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What Is The “Means Test?”


When the Bankruptcy Code changed in 2005 a test, called the “Means Test” was added to determine if you would qualify for the complete removal of your debts through a Chapter 7 Bankruptcy. The bar was raised in 2005 and now not everyone qualifies for a Chapter 7 Bankruptcy.

Those who do not pass the “Means Test” but still want to file for bankruptcy will have to file for a Chapter 13 Bankruptcy, which is simply a payment plan ordered by the Bankruptcy Court to repay their creditors.

The “Means Test” has two parts. The first part simply compares your current family income to the median income for a family of your size in the State of Florida. If your current family income is higher than the median income for a family of your size in Florida you do not automatically qualify for a Chapter 7. You must go on to the second part of the “Means Test” to see if you qualify for a Chapter 7 Bankruptcy.

The second part of the “Means Test” is a somewhat complicated formula, but a bankruptcy attorney will be able to help you determine whether or not you qualify for a Chapter 7 Bankruptcy. Part of the formula is based upon IRS guidelines that determine “allowable expenses,” such as, rent, utilities, groceries, etc. These “allowable expenses” are subtracted from your current total family income to determine your level of “disposable income,” meaning the money you have left that you do not put toward your debts. If your level of “disposable income” is less than $6,000.00 over five years, you can qualify for a Chapter 7 Bankruptcy. If your level of disposable income” is $10,000.00 or more, you will have to consider filing a Chapter 13 Bankruptcy.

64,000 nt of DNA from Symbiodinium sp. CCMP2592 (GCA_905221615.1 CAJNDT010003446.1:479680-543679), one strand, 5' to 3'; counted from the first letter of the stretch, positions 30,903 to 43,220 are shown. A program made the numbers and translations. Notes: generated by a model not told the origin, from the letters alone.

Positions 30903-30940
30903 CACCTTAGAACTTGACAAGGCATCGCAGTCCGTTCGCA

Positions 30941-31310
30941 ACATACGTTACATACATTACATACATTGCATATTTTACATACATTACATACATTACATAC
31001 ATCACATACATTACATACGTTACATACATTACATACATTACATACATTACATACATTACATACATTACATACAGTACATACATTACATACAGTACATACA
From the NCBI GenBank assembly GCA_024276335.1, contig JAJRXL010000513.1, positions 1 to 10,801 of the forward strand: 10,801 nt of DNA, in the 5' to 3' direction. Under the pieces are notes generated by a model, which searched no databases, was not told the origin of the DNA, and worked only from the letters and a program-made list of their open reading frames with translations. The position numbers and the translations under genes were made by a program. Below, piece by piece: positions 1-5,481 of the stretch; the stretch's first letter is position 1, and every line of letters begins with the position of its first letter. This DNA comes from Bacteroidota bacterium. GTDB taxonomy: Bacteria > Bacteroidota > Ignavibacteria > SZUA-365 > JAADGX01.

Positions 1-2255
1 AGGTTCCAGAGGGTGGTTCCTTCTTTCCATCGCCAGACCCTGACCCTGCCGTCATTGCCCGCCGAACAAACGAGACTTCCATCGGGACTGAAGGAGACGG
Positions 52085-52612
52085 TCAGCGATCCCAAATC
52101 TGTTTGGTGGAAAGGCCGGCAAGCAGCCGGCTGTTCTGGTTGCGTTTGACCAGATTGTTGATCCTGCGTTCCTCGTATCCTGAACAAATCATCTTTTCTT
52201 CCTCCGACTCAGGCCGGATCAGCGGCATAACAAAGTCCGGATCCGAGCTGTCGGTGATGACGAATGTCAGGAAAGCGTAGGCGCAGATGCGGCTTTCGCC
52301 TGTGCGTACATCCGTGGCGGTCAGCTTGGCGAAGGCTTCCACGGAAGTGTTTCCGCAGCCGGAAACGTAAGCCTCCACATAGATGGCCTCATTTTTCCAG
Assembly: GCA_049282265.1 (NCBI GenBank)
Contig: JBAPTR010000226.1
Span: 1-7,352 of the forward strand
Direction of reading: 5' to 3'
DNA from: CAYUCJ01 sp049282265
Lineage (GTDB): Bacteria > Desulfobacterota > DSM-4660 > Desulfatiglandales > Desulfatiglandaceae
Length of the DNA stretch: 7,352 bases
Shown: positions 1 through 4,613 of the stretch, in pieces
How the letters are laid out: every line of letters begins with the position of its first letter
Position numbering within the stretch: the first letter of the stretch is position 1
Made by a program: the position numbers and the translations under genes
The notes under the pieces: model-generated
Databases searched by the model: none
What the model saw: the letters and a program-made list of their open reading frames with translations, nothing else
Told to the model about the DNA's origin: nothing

You are probably asking yourself, “what if I fall in between $6,000.00 and $10,000.00 of ‘disposable income’ after the formula is applied?” The answer to this question is not a simple one. You will have to compare your “disposable income” over the next five years to a percentage of your unsecured debt. This is done to determine whether or not any sort of payment plan for your debt is possible. If your “disposable income” is greater than 25% of your unsecured debts, then you are viewed as being over $10,000.00 worth of “disposable income” and will have to consider filing a Chapter 13. If your “disposable income” is less than 25% of your unsecured debt, you will have “passed” the “Means Test” and you can qualify for a Chapter 7 Bankruptcy.

If your income is below the median income for families in Florida, based on Census Bureau statistics, you will be eligible. If you make more than the median income for families in Florida, your income over the past six months is considered, along with mortgage and car payments, back taxes and child support due, and school expenses up to $1,500 per year. You won’t be eligible for a Chapter 7 Bankruptcy if, after deducting these amounts, and the living expenses provided in the Internal Revenue Service’s national collection standards, you can still pay at least $6,000 ($100/month) to unsecured creditors over five years. If you don’t qualify for a Chapter 7 Bankruptcy, your only option would be a Chapter 13 Bankruptcy.

In Florida, for cases filed after February 1, 2008, the median income for a single wage earner is $42,468; for a family of two, it is $53,939; for three, $60,162; and for four, $71,124. Add $6,900 for each individual in excess of 4.

Matthew Mazur, P.A. is a debt relief agency. We help people file for bankruptcy relief under the Bankruptcy Code.

Copyright 2015 Matthew Mazur, P.A.

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